Adam Riess, a Johns Hopkins astronomy and physics professor, got a 5:30 a.m. call giving him the news that he had just won the Nobel Prize in Physics. Riess, 41, said several Swedish men were on the line, at which point he “knew it wasn’t Ikea” and his “jaw dropped.” He couldn’t believe he had won.
According to the Associated Press, Riess was one on a team of three scientists awarded the 2011 Nobel Prize in physics Tuesday for discovering that the universe is expanding at a faster and faster rate. The other members of the team are fellow American Saul Perlmutter and U.S.-Australian citizen Brian Schmidt. Perlmutter heads the Supernova Cosmology Project at the University of California, Berkeley. Schmidt is the head of the High-z Supernova Search Team at the Australian National University in Weston Creek, Australia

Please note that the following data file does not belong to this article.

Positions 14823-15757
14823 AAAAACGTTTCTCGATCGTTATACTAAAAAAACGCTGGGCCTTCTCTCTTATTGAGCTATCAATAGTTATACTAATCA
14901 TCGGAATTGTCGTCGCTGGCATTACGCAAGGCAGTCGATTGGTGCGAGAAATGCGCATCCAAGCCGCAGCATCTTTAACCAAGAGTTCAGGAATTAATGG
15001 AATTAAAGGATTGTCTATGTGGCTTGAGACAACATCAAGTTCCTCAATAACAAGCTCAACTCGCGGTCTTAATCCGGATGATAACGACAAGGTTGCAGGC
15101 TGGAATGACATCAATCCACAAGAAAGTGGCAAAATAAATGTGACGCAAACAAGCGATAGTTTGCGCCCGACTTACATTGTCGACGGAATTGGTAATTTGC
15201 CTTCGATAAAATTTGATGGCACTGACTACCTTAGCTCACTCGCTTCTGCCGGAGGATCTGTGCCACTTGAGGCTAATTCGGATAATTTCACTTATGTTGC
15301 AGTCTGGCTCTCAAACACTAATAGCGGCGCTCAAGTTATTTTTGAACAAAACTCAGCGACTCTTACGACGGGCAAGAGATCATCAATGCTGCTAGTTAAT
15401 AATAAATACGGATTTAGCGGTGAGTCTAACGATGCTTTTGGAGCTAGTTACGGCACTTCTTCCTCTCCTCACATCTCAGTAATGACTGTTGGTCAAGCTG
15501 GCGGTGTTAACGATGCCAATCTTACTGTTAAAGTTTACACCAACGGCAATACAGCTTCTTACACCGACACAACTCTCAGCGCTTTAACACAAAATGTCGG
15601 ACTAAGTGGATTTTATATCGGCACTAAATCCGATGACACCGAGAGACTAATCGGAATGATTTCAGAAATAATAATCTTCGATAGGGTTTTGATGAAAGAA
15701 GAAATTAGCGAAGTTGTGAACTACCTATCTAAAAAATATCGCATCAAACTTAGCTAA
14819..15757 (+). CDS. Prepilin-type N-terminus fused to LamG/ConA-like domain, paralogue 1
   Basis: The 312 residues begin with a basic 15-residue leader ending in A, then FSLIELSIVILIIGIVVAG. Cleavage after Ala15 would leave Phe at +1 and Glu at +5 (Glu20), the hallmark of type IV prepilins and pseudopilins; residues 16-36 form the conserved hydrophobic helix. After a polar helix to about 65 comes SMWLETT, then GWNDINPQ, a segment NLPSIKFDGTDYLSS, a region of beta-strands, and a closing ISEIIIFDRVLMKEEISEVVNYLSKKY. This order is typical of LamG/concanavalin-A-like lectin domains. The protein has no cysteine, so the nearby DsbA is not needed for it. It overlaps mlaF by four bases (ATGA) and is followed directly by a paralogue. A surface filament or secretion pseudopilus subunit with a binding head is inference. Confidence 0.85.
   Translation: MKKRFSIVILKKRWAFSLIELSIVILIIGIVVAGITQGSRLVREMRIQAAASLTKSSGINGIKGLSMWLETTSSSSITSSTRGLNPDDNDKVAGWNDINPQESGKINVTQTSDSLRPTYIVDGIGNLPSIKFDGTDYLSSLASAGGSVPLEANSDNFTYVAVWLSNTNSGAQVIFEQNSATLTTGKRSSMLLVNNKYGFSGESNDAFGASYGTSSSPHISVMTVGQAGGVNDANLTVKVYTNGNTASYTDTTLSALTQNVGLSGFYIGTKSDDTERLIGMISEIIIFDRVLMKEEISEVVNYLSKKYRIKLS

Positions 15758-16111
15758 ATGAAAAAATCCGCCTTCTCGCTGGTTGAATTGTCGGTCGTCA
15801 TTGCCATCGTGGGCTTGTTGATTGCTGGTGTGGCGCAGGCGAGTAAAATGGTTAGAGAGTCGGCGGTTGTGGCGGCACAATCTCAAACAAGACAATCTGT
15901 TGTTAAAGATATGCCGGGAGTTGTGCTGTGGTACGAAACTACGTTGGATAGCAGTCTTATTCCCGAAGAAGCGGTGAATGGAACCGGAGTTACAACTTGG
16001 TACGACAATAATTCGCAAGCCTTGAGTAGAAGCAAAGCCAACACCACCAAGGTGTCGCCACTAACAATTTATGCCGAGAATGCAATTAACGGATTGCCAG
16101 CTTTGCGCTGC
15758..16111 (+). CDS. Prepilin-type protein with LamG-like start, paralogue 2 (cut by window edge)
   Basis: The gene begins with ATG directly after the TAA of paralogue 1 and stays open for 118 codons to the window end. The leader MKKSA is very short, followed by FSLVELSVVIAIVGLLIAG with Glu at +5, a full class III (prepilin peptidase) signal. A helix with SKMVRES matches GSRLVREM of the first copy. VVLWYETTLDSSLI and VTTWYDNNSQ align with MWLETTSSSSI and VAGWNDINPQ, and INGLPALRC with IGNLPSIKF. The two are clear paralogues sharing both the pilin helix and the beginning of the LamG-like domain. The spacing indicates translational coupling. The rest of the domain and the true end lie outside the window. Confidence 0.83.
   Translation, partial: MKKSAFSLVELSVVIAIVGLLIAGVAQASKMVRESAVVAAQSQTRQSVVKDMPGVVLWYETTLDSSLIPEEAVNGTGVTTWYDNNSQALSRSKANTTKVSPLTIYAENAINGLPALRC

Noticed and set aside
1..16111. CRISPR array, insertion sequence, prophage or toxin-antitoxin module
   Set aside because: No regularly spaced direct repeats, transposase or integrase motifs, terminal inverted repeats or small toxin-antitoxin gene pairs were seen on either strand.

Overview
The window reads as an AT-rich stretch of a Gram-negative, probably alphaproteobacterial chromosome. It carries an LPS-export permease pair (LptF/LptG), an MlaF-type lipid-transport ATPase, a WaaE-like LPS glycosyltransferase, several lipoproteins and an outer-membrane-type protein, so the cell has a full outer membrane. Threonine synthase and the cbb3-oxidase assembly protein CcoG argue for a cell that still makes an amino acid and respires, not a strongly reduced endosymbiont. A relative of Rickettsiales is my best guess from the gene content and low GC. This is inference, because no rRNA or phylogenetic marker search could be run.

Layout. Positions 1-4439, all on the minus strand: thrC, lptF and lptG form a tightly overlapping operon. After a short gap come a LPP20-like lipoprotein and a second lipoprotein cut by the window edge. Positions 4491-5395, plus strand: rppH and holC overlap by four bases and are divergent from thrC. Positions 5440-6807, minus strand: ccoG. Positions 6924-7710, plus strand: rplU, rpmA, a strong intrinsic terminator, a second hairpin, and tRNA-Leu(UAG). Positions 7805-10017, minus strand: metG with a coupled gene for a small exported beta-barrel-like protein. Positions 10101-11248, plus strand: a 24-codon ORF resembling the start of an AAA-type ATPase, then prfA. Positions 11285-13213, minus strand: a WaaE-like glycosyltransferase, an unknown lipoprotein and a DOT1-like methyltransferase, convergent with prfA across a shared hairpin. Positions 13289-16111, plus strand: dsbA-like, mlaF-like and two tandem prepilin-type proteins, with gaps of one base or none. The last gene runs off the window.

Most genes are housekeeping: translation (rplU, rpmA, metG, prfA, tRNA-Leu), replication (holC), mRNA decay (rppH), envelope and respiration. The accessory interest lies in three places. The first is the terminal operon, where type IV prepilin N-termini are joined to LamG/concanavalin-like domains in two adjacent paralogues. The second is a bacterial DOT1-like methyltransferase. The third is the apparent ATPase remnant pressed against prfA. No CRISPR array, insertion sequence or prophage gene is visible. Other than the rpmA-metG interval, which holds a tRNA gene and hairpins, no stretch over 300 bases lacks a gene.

Riess, who has an undergraduate degree in physics from MIT and a doctorate in astrophysics from Harvard, said he spends the last two classes of his introductory astronomy course at Hopkins talking about the discovery. He tells students that they are fortunate to have such an “exciting mystery” to help solve.
In 2008, Riess won a $1 million John T. and Catherine D. MacArthur Foundation “Fellowship Grant,” also known as a “genius grant.” That same year, he was among the 212 fellows elected to the 228th class of the American Academy of Arts and Sciences. In 2007, he shared The Peter Gruber Foundation’s Cosmology Prize – a gold medal and $500,000 — and in 2006, he won the $1 million Shaw Prize, considered by some to be “the Nobel of the East.” In 2009, Riess was elected to the National Academy of Sciences.
Riess, who lives in the Towson neighborhood of Stoneleigh, is the 35th person associated with Johns Hopkins University to win the Nobel Prize.